“I think that’s where they (Illinois State teaching candidates) will really set themselves apart,” Stehlik said. “They have been able to take an atypical experience and pulled out some of these positives.”
Students placed in Lombard have learned from a strong contingent of educators who realize test scores and grades are only pieces to the overall puzzle. Stehlik said the district prides itself on making connections, and having Redbird teaching candidates in the classroom was another contact for students to utilize.
With a pipeline of Illinois State graduates already teaching in District 44, Redbird teaching candidates saw first-hand where an Illinois State education can take them. That’s a motivating force for the next generation of Redbird educators, who are constantly reminded that it’s most important to put students first.
“Honestly it just makes me really proud to be a Redbird,” said senior middle-level education major Emma Constantine, who completed her pre-student teaching clinical internship in a District 44 seventh-grade science class. “I hear all the time that I’m in such a good teacher education program. To see that play out in this school district is inspiring and keeps you going.”
INNOVATION FOR THE FUTURE
The partnership is a testament to COE faculty and staff innovatively developing a collaboration with a forward-looking district. It also speaks volumes about Redbird teaching candidates for adjusting to their situation when they’d prefer to be in a physical classroom.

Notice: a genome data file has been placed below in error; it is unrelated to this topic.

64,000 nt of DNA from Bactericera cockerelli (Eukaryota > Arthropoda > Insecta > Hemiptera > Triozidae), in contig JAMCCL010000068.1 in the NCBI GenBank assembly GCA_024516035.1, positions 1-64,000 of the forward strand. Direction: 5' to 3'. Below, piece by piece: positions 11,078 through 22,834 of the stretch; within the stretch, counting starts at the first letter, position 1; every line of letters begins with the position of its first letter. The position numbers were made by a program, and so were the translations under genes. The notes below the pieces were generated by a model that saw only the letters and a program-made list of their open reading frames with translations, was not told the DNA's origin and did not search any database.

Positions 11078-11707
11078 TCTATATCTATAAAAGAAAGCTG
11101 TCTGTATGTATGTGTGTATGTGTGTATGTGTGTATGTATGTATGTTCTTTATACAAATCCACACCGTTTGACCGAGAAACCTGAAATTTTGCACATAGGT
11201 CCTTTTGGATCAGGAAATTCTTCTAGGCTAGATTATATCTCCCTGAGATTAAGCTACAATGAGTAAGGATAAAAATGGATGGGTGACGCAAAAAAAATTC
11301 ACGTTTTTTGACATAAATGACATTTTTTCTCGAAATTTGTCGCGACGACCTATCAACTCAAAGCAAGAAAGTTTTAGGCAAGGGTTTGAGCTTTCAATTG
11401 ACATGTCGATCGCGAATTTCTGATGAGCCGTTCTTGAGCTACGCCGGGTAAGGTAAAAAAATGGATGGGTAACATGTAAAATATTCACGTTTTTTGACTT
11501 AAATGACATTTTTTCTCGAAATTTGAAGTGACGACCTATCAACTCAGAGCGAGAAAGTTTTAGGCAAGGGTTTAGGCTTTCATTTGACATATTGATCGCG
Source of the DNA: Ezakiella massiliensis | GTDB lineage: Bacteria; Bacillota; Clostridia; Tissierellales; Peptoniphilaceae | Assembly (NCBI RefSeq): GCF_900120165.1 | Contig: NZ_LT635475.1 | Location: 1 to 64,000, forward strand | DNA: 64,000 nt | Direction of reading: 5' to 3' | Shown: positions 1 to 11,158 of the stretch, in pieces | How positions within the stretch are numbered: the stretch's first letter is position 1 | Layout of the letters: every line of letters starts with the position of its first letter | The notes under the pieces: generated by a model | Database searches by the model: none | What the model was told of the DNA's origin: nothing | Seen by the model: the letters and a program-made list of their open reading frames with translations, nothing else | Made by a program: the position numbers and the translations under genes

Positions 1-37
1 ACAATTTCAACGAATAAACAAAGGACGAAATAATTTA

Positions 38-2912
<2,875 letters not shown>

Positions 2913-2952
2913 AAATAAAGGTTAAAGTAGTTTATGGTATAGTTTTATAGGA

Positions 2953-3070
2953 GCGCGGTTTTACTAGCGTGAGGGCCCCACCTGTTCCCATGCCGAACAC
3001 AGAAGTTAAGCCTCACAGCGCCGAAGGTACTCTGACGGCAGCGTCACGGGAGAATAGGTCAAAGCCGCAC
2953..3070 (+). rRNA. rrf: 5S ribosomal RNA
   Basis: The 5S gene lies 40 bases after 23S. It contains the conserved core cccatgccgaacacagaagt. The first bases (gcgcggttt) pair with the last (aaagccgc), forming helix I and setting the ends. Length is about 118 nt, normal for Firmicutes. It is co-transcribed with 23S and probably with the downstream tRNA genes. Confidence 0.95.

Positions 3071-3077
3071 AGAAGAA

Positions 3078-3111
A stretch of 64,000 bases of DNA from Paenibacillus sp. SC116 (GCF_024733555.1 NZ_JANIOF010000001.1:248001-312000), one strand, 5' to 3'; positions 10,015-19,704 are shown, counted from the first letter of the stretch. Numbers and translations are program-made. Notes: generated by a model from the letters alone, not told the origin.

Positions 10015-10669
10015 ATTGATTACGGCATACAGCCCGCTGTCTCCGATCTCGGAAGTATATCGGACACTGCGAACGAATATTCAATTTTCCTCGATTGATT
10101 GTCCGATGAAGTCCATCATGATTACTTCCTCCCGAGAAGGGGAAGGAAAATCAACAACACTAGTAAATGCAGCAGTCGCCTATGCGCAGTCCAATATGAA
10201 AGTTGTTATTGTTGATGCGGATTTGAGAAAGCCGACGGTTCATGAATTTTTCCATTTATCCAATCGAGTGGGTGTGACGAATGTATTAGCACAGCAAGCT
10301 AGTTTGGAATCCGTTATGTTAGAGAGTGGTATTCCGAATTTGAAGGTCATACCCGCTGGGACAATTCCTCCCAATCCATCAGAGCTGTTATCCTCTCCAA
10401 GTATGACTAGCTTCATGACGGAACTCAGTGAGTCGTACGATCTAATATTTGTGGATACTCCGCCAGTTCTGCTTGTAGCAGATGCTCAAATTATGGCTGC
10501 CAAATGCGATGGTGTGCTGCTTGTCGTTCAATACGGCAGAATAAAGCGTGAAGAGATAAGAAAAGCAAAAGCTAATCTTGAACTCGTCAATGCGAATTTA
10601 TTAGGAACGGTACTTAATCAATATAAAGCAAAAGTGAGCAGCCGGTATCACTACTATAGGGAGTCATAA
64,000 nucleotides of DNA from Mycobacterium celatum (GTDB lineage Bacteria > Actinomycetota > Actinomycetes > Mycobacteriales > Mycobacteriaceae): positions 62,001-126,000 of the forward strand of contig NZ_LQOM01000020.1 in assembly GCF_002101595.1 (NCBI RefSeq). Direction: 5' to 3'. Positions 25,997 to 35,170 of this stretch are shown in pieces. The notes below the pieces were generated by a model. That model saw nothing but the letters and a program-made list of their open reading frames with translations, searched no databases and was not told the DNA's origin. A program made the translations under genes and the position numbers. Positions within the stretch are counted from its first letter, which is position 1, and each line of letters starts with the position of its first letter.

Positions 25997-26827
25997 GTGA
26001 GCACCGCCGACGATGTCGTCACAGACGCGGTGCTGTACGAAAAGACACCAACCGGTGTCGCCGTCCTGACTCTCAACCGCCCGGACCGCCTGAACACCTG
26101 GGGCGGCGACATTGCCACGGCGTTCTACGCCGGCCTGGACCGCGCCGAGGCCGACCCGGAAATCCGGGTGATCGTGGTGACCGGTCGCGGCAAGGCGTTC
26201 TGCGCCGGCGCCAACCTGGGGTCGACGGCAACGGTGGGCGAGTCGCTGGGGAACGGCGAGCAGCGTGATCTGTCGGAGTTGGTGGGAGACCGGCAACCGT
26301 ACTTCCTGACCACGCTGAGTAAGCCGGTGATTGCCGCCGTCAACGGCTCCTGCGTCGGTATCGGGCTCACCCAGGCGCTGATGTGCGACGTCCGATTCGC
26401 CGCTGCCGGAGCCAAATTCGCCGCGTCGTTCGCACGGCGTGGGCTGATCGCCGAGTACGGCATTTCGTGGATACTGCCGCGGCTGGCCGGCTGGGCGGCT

“They are absolutely amazing,” Hatch said. “They don’t whine. They make the best of the opportunities that were presented to them. They are very resilient. I think they are getting the best experience they can.”
Both the College of Education and District 44 would like to see the partnership continue, and there are plans to extend the relationship. One of the biggest advantages from an Illinois State standpoint, Donnel said, is that it opens the door for students to connect with even more schools outside of the Bloomington-Normal area, a trend they hope to continue with other districts.
The partnership was developed during a time of upheaval in education and every other part of the world. But Illinois State and a partner district made the best of the situation and will reap the benefits for years to come.
“The interns and student teachers from Illinois State are bringing so much to our district and students that it really is a partnership,” Stehlik said. “It’s literally one that absolutely everyone is benefiting from.”
A special thanks to our partners:
JILL DONNEL – Assistant Director and Undergraduate Program Coordinator, School of Teaching and Learning
DOUG HATCH – Associate Professor, School of Teaching and Learning
AMANDA PARROTT – Coordinator of Student Teaching, School of Teaching and Learning
ANNETTE RAVER – Student Placement Coordinator, Lauby Teacher Education Center
BRETT SHARKEY – Chief District Officer, District 44
SCOTT STEHLIK – Principal, Westlake Middle School